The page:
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A 2021 C. Wright Mills Award Finalist
Shows how government created “ghettos” and affluent white space and entrenched a system of American residential caste that is the linchpin of US inequality—and issues a call for abolition.
The iconic Black hood, like slavery and Jim Crow, is a peculiar American institution animated by the ideology of white supremacy. Politicians and people of all colors propagated “ghetto” myths to justify racist policies that concentrated poverty in the hood and created high-opportunity white spaces. In White Space, Black Hood, Sheryll Cashin traces the history of anti-Black residential caste—boundary maintenance, opportunity hoarding, and stereotype-driven surveillance—and unpacks its current legacy so we can begin the work to dismantle the structures and policies that undermine Black lives.
Drawing on nearly 2 decades of research in cities including Baltimore, St. Louis, Chicago, New York, and Cleveland, Cashin traces the processes of residential caste as it relates to housing, policing, schools, and transportation. She contends that geography is now central to American caste. Poverty-free havens and poverty-dense hoods would not exist if the state had not designed, constructed, and maintained this physical racial order.
Cashin calls for abolition of these state-sanctioned processes. The ultimate goal is to change the lens through which society sees residents of poor Black neighborhoods from presumed thug to presumed citizen, and to transform the relationship of the state with these neighborhoods from punitive to caring. She calls for investment in a new infrastructure of opportunity in poor Black neighborhoods, including richly resourced schools and neighborhood centers, public transit, Peacemaker Fellowships, universal basic incomes, housing choice vouchers for residents, and mandatory inclusive housing elsewhere.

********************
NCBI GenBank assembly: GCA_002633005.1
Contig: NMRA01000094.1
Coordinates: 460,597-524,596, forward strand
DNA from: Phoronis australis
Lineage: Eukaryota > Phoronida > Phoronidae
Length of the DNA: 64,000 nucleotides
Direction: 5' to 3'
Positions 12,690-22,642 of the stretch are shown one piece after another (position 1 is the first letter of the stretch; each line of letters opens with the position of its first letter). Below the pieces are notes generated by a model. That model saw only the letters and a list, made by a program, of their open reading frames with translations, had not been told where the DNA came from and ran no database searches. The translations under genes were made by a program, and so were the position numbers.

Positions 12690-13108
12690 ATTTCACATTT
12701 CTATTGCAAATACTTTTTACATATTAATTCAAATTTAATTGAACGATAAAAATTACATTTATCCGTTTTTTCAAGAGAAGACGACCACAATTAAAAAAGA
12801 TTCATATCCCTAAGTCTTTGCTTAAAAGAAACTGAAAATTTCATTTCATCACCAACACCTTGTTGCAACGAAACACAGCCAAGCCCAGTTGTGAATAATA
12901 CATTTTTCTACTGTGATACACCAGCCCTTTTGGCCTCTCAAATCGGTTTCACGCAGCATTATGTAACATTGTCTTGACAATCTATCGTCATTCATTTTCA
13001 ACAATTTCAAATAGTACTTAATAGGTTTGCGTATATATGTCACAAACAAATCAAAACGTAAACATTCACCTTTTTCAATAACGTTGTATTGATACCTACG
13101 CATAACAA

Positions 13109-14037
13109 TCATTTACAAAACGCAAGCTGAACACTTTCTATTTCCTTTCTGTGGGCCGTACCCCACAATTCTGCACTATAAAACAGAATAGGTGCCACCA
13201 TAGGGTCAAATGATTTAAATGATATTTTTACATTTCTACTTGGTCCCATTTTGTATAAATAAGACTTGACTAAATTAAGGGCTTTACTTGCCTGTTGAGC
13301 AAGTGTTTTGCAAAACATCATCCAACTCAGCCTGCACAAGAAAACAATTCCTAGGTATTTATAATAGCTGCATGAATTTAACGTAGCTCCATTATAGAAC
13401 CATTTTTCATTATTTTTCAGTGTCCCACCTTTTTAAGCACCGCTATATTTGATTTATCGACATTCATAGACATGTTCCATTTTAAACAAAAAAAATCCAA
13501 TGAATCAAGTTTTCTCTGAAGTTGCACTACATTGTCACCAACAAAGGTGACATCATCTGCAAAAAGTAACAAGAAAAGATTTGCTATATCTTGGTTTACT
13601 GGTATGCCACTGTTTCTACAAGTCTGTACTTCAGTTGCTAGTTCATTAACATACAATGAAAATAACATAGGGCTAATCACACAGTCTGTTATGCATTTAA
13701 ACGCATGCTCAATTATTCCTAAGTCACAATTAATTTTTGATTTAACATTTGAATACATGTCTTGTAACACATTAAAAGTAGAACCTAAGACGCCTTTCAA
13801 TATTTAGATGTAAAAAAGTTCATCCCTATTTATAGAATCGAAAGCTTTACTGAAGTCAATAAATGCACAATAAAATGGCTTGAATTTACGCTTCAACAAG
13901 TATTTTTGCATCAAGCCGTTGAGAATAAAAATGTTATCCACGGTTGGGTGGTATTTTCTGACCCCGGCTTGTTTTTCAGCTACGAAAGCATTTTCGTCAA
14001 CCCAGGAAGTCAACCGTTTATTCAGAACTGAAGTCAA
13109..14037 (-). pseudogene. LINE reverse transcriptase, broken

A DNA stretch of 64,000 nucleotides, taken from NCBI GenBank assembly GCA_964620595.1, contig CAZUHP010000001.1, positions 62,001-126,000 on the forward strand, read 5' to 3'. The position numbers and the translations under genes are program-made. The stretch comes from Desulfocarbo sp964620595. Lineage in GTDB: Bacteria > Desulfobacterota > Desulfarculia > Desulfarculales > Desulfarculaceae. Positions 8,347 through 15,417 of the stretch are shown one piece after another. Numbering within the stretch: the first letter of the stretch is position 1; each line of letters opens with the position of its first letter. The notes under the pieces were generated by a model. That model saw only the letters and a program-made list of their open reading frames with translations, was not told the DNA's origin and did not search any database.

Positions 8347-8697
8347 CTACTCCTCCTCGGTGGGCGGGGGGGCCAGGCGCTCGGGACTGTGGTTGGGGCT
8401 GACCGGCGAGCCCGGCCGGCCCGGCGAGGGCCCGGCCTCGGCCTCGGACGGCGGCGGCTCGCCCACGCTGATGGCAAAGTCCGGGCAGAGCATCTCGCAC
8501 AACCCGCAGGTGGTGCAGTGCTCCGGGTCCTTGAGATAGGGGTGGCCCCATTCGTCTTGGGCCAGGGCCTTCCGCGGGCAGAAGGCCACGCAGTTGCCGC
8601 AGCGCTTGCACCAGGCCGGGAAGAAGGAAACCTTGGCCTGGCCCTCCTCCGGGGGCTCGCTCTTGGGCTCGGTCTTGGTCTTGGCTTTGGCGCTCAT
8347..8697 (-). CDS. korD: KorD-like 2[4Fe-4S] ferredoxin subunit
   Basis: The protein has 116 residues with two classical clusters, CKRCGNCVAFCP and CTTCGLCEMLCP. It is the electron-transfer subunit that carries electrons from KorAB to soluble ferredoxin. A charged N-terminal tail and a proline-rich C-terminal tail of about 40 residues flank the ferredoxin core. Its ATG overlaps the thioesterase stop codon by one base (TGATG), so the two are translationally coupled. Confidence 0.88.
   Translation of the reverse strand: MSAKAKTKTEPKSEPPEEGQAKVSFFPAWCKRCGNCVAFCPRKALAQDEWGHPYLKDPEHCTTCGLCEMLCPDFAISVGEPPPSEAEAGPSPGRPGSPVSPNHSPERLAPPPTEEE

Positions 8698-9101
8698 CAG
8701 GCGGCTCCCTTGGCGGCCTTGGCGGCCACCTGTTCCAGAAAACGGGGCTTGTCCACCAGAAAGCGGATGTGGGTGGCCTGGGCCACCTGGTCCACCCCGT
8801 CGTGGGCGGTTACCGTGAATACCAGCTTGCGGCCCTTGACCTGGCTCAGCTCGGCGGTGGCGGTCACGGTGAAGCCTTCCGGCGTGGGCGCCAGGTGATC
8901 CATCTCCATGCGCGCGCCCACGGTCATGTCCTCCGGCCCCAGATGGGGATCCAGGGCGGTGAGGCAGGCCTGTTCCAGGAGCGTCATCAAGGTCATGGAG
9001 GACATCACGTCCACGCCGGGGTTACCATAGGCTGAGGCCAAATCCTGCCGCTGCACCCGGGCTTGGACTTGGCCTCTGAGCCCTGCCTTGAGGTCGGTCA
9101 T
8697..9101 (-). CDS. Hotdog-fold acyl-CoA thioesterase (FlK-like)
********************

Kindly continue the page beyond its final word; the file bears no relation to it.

Deeply researched and sharply written, White Space, Black Hood is a call to action for repairing what white supremacy still breaks.
Includes historical photos, maps, and charts that illuminate the history of residential segregation as an institution and a tactic of racial oppression.
About the Author
Sheryll Cashin is an acclaimed author who writes about the US struggle with racism and inequality. Her books have been nominated for the NAACP Image Award for Nonfiction, the Hurston/Wright Legacy Award for Nonfiction, and an Editors’ Choice in the New York Times Book Review. Cashin is the Carmack Waterhouse Professor of Law, Civil Rights and Social Justice at Georgetown University and an active member of the Poverty and Race Research Action Council. A law clerk to US Supreme Court justice Thurgood Marshall, Cashin also worked in the Clinton White House as an advisor on community development in inner-city neighborhoods. She is a contributing editor for Politico Magazine and currently resides in Washington, DC, with her husband and twin sons. Follow her at sheryllcashin.com and on Twitter (@sheryllcashin).
“While extensively documented and amply footnoted, Cashin’s survey remains compelling and accessible to a general readership. A resonant, important argument that White supremacy and racial division poison life in our cities.”
"Cashin’s levelheaded reform suggestions draw from real-world success stories, such as an outreach program in Richmond, Calif., where gun violence plummeted after “violence-prone” young men were given access to therapy, job training, and a monthly stipend. This is a well-researched and persuasive guide to a major source of inequity in the U.S. "
“Cashin’s study of the racial foundations of residential castes is an accessible and compelling read that balances historical documents with personal narratives.”
“This well-researched and accessibly written volume examines the government-created system of residential caste in the US. Cashin also provides ideas for the abolition of these practices to create a more equitable future for all.”